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Are you the next disposable item?

May 28, 2015

Senior or soon-to-be-senior citizens may be about to reap the fruits of their child-rearing efforts, and it could be a bitter harvest.

First some background.

For well over 40 years, we have lived in a very materialistic society. Everything is disposable. Use it up, throw it away, and move on to the next big shiny thing. We define our position in the world by the age of the things we own.

That consumer-oriented lifestyle has had a profound effect on our kids.

Nothing is repaired or maintained. Buildings that were once expected to last for 100 years are now routinely torn down to make way for a new and better (or maybe just trendier) edifice in ten years or less.

Everything is engineered for rapid replacement. Cars are obsolete, not because they no longer move us from place to place, but because they don’t advance someone’s cause. Phones, computers, and all things electronic costing hundreds or even thousands of dollars are designed to be useless after three or four years. They are replaced not because they no longer function, but because the necessary hardware or software is not supported by the manufacturers. That’s called building a sustainable market.

And now, it may well be that people are also disposable.

In the past 5 years in particular, there has been a trend to reduce programs that provide supplemental support to the elderly among us, and use the money for things like free college, job training, or other things that are currently more popular.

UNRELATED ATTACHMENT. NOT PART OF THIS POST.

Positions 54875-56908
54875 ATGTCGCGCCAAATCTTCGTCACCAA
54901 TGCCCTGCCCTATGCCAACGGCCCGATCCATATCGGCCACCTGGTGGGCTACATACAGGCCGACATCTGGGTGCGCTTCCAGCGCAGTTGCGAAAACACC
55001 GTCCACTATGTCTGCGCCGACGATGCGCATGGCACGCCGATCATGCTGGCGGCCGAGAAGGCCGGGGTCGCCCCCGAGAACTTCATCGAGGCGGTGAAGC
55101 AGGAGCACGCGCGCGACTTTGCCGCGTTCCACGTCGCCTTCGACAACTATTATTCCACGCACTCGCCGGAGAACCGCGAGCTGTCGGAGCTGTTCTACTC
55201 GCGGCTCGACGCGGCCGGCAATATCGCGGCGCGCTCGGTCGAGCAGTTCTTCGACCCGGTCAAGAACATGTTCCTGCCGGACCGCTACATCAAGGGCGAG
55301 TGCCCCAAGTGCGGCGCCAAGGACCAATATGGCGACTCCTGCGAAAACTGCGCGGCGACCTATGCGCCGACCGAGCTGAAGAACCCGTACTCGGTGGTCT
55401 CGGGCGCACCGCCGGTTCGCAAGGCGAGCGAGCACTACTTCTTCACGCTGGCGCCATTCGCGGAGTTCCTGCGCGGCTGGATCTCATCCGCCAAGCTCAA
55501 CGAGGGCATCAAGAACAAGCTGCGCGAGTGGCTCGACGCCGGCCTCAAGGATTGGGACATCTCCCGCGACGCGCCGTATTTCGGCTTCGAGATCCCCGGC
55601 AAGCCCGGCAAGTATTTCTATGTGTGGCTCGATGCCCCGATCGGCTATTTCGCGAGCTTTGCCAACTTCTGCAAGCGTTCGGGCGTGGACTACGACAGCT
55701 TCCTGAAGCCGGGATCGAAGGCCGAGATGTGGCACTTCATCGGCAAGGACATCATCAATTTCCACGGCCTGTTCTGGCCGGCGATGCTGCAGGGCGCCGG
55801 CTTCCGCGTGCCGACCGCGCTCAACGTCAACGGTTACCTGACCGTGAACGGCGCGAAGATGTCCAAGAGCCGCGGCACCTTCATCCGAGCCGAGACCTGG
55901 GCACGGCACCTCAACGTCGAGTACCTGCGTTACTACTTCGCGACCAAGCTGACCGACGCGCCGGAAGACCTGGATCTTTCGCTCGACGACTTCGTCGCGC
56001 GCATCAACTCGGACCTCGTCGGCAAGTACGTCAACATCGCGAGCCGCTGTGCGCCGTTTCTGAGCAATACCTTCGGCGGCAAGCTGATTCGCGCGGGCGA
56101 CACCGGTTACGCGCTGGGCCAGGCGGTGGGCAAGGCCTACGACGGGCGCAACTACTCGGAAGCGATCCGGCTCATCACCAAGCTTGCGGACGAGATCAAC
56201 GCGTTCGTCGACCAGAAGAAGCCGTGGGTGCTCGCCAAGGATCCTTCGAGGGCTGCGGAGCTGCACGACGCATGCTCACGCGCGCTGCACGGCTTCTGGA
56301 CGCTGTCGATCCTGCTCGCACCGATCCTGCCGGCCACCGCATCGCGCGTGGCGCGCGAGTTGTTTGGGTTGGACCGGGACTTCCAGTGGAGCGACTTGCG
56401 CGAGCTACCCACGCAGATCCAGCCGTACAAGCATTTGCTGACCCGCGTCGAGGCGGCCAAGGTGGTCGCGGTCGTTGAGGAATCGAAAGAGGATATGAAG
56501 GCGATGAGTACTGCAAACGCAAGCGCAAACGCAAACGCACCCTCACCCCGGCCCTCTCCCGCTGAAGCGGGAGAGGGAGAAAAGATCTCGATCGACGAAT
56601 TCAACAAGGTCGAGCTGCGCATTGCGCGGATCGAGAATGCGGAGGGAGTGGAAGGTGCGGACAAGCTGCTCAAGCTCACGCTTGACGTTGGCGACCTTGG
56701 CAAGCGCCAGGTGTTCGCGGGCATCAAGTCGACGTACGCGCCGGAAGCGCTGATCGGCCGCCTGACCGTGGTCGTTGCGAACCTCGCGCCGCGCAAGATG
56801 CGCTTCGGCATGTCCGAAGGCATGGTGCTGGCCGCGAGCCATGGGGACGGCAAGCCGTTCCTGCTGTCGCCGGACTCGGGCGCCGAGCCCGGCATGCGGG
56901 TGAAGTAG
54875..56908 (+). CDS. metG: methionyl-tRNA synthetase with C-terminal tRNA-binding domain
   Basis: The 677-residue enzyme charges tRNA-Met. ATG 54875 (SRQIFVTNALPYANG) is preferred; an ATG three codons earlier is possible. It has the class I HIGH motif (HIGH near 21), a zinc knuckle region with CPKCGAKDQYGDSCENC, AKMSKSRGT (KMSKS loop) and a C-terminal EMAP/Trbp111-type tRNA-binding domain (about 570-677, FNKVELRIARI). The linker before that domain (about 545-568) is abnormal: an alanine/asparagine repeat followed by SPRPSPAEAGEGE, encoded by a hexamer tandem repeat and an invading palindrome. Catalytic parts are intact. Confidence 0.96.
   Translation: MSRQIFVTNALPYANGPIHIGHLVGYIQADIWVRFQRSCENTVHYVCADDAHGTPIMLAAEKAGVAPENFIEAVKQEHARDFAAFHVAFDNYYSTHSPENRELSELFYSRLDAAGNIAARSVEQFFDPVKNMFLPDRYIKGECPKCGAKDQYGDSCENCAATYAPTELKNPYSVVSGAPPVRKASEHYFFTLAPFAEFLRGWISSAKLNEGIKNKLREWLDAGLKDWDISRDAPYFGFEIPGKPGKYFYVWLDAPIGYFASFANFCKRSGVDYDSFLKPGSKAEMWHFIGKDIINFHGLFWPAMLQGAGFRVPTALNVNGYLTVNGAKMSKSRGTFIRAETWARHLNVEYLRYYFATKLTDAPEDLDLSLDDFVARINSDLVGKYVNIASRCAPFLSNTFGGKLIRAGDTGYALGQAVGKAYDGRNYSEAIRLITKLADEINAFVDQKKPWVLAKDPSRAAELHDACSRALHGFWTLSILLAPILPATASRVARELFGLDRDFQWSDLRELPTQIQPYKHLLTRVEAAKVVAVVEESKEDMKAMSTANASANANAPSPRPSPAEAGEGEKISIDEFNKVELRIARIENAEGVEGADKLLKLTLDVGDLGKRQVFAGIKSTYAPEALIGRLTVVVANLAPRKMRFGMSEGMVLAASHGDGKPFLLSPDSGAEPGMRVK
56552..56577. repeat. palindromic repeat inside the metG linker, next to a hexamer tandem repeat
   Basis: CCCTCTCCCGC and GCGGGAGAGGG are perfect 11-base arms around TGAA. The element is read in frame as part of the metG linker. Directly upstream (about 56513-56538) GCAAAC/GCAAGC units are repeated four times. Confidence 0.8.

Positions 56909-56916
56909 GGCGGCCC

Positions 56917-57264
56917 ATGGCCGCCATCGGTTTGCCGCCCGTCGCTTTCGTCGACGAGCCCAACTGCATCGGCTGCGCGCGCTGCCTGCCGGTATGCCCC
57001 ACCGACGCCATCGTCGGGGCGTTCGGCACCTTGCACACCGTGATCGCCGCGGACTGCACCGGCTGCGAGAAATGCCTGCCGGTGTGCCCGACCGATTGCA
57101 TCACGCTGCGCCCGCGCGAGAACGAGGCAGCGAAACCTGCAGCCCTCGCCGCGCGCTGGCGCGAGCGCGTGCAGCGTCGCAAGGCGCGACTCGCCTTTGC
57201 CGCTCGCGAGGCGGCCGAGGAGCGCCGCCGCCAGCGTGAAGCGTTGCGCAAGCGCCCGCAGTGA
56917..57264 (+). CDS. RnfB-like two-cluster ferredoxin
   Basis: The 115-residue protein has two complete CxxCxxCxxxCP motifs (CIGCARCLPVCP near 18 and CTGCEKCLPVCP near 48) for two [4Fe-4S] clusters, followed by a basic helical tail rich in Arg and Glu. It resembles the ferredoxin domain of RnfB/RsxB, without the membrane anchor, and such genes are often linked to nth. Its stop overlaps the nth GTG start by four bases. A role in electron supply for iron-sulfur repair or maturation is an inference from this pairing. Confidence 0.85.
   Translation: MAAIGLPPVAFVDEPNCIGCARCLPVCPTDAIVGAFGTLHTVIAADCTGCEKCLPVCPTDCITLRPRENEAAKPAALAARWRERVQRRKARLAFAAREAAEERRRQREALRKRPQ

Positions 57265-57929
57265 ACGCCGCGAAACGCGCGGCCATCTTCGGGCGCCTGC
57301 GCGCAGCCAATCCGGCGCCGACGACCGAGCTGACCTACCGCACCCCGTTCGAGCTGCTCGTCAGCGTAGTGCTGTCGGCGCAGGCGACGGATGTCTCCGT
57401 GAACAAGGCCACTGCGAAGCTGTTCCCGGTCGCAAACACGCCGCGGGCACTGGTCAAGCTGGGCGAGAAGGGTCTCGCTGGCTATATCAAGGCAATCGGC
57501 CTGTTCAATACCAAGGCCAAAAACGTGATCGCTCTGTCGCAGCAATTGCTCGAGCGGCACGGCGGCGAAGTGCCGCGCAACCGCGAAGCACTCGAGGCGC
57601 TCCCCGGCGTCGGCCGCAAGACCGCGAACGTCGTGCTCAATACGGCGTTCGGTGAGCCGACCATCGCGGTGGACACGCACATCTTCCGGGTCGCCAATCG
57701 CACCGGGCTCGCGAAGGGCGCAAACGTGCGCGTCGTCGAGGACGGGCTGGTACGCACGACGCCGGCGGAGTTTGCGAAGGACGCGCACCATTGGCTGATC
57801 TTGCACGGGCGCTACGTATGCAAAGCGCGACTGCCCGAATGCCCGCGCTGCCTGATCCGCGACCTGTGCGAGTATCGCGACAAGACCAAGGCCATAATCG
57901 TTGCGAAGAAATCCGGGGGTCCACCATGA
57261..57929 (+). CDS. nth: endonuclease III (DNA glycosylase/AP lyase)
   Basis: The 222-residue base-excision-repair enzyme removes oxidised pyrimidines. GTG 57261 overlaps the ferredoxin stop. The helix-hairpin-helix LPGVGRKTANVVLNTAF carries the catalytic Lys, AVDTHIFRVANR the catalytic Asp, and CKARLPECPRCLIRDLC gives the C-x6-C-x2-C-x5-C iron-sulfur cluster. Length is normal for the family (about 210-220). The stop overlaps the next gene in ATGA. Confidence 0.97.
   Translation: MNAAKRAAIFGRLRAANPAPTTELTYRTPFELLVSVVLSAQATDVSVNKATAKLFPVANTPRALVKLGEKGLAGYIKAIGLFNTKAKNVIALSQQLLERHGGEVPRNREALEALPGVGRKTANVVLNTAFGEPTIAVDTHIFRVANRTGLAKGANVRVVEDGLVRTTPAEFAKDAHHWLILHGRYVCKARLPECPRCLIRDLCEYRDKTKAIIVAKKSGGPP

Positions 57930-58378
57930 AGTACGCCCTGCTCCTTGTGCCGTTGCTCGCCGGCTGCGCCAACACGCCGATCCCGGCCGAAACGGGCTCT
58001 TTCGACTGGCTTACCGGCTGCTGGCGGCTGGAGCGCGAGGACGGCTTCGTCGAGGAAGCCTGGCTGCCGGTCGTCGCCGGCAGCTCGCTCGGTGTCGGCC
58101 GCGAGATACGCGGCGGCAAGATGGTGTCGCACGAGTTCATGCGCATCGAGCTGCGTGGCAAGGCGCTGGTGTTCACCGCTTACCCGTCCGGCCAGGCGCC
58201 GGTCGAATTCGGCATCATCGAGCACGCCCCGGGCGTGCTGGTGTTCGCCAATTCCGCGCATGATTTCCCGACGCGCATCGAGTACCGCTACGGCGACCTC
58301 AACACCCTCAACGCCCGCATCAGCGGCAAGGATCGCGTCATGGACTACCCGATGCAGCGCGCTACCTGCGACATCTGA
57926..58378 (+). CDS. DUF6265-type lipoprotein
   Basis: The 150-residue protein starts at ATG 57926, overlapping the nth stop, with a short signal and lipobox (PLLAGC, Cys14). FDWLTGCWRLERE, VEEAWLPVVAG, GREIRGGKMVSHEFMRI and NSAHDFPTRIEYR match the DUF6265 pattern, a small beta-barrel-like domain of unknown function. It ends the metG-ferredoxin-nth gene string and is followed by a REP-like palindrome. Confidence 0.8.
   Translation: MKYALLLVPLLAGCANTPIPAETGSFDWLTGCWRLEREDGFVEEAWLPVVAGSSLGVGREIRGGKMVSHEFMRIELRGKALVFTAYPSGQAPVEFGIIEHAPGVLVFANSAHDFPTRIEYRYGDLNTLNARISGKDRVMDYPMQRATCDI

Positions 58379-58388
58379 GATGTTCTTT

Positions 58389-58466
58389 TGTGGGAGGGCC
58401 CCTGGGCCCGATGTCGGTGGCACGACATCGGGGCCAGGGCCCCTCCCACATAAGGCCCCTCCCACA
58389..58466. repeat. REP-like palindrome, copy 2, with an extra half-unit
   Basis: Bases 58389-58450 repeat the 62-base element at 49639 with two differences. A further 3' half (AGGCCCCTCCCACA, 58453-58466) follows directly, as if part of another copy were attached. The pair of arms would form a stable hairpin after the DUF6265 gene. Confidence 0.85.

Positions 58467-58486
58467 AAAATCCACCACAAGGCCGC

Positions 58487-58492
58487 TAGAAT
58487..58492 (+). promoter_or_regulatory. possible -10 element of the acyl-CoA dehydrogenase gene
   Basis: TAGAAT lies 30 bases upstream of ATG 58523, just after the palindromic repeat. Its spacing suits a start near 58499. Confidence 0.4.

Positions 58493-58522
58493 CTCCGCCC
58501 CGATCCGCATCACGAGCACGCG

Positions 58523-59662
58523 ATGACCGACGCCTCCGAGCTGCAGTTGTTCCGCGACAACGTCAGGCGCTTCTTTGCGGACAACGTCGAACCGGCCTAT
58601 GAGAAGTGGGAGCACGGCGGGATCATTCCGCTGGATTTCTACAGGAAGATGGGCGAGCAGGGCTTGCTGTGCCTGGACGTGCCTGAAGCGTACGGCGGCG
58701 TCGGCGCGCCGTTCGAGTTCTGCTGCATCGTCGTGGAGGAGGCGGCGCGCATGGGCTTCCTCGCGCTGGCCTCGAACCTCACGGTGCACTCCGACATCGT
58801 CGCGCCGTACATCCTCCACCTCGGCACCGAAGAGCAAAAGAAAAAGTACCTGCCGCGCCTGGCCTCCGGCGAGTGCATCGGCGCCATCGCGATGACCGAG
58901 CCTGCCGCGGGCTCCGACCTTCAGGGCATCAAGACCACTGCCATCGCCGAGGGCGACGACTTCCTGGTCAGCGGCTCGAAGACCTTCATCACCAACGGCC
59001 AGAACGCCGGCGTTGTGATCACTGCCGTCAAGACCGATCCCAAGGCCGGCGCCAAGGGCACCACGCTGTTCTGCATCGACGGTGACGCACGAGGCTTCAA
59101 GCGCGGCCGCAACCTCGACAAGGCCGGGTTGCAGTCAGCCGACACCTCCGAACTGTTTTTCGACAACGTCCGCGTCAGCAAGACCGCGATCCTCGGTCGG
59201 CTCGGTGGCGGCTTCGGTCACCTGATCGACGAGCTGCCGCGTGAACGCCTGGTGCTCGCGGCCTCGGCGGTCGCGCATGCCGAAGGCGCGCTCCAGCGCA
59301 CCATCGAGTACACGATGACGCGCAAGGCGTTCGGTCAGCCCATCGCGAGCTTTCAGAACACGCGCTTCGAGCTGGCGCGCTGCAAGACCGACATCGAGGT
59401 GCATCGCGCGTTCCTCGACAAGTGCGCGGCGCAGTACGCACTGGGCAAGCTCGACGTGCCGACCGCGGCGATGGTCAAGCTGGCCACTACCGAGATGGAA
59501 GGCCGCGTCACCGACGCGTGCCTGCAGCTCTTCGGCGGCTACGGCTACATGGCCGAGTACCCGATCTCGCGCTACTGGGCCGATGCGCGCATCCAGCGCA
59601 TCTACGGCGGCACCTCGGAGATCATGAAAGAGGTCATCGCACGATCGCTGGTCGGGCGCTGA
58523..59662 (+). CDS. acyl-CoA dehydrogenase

Social Security, Medicare, veterans programs and many other programs were based on the idea that society owes a debt to people who have reached the point that they can no longer care for themselves.

That’s no longer the case. Turn on any talk show where millennials are grousing about how hard their lives are, and at some point one of them is going to complain about their dollars being used to support Social Security or provide medical care to seniors.

Their argument often hinges on how much better those tax dollars could be spent if they were used to fund free colleges, or save the environment, or whatever topic of the day the show hosts are pitching.

On one of those panelist style shows, one young lady, who said she was 25 years old, went on a pretty bitter tirade complaining that she saw no need to “…pay for some cushy retirement home and a guaranteed income for seniors, or pay to keep people alive that probably should have gone to meet their Maker a decade ago.”

Unfortunately that’s not as much of a shocking surprise at it should be, because she is simply parroting the throw-it-away philosophy she has been spoon-fed since birth.

Another panelist/guest on a different show was asked how he felt about ISIL destroying all the antiquities in their desire to conquer the Middle East. His answer?  “I’m not too concerned about a bunch of old carved rocks, falling down buildings and animal skins from 1000 years ago.”

In other words, we have nothing to learn from history, and all that matters is the here and now.

To be fair, these “guests” are picked for their shock (and ratings) value, and probably don’t reflect the views of everyone under 35.

Hopefully the young woman who was complaining about keeping the aged alive would feel differently if it was her parents or grandparents or even herself. The young man at some time may learn to value history, as he becomes more a part of the past.

But what happens if their attitudes don’t change? Never mind your credit score; have you checked your personal expiration date lately?

From → op-ed

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